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Matt O'Connor: I'd love to have had run with Sexton


Matt O'Connor

Matt O'Connor

Matt O'Connor

Matt O'Connor

Jonathan Sexton

Jonathan Sexton


Matt O'Connor

Matt O'Connor leaves Leinster with the regret that he will not get to work with a real difference maker in Jonathan Sexton.

"That will be the most disappointing aspect about not being here next season because he is genuinely world-class," said the Australian.

"What Johnny can deliver for the team and the environment and the group is something very special."

While O'Connor would not travel as far as to declare Sexton the best fly-half on the planet, there are not many his equal.

"There are probably two or three Johnny Sexton's globally at the moment," he issued.

"That would have been fantastic to coach him because you can do unbelievable things on the footie field when you've got Johnny pulling the strings."

Surely, O'Connor would still be in place at Leinster had Jimmy Gopperth's 77th minute drop goal sailed the left side of the upright in The Champions Cup semi-final loss to Toulon in Marseille.


"That is the margin, isn't it?" he reflected. "I haven't focussed on it as the significant moment in me being at Leinster or not. I don't think that is the reason.

"I think there were other things that happened throughout the course of the season that were probably more significant than that.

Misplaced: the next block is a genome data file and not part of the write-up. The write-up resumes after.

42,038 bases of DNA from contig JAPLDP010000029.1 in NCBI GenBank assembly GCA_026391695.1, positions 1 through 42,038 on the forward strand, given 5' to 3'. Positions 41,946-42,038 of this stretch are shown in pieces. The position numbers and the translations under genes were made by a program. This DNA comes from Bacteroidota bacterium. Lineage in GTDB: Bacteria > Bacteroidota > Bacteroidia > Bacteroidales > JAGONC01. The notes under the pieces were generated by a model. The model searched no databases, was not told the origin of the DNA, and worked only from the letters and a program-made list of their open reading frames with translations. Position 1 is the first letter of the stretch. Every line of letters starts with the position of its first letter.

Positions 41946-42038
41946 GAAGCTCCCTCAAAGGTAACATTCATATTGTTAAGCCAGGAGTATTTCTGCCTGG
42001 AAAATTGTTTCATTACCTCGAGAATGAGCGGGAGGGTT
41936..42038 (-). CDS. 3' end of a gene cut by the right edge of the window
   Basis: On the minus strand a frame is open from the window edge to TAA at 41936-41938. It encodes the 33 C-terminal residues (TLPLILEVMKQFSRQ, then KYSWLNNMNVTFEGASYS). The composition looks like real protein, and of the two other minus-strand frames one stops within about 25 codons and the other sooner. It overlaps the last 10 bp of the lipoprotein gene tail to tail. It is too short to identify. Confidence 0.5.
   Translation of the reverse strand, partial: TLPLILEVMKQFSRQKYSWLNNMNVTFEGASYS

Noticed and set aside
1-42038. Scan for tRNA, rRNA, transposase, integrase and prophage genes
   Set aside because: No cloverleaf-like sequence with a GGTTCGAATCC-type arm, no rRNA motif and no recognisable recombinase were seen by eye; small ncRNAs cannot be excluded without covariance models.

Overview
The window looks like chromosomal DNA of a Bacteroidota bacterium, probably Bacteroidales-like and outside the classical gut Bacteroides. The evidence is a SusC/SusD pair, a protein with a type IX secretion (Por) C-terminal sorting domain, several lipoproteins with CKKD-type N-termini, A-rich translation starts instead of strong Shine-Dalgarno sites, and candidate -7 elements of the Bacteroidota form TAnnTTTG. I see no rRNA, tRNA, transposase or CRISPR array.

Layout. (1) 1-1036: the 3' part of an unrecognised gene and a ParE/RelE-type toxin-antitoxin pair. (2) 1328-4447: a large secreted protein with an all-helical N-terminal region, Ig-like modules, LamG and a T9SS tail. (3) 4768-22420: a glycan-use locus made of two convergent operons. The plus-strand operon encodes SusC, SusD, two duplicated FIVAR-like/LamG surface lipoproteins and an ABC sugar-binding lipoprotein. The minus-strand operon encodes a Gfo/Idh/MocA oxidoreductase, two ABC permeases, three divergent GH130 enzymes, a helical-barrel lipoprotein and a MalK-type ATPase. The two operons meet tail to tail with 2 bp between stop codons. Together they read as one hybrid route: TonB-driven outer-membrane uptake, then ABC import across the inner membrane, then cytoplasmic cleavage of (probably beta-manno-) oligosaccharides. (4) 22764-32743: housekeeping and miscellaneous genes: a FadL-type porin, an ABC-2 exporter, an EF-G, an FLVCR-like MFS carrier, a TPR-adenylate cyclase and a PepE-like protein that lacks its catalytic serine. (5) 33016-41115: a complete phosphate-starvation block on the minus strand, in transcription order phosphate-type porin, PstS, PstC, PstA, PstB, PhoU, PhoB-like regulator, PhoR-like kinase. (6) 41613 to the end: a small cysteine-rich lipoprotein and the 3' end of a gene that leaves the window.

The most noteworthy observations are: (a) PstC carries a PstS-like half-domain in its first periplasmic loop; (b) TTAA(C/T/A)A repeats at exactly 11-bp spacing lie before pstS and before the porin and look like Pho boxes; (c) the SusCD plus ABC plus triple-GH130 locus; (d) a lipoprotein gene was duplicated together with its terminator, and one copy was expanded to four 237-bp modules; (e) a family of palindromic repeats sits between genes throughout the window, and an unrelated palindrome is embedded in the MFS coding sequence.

"We worked incredibly hard to get into a position to win that game.

"If we had have got through that game, we would have went to Twickenham against Clermont with every chance to win the European Cup which is what we set ourselves at the start.

"But, we didn't. And you can't live on the 'what ifs?'

Perhaps, the growth of Glasgow Warriors into 2015 PRO12 League champions throws an even greater light on Leinster's 2014 Grand Final wipe-out of Gregor Townsend's men last May.

"The PRO12 final was one of our best performances. No doubt," considered O'Connor.

"The beauty of that was that we saved it for the biggest day of the year.

"The ability to get that consistency and that level of performance post-Six Nations last year was certainly a highlight."

One year later, O'Connor found himself on the outside looking in. It would be only human to harbour resentment about the way he was treated.This is not his way.

"There have been a lot of positives in my time here," he said.

"This is probably best reflected in the fact that we didn't lose one guy from the club that we wanted to keep in the two years with a lot of high profile players and hugely talented youngsters coming off contract. They wanted to stay and play and thought this was the best place for them."

There was the solid chat about Jamie Heaslip and Sean O'Brien decamping for France. Their decisions to stay were connected to their belief in the coach.

The timing of Leinster's late decision to short-circuit O'Connor's contract one year early has hindered pursuit of a new coach.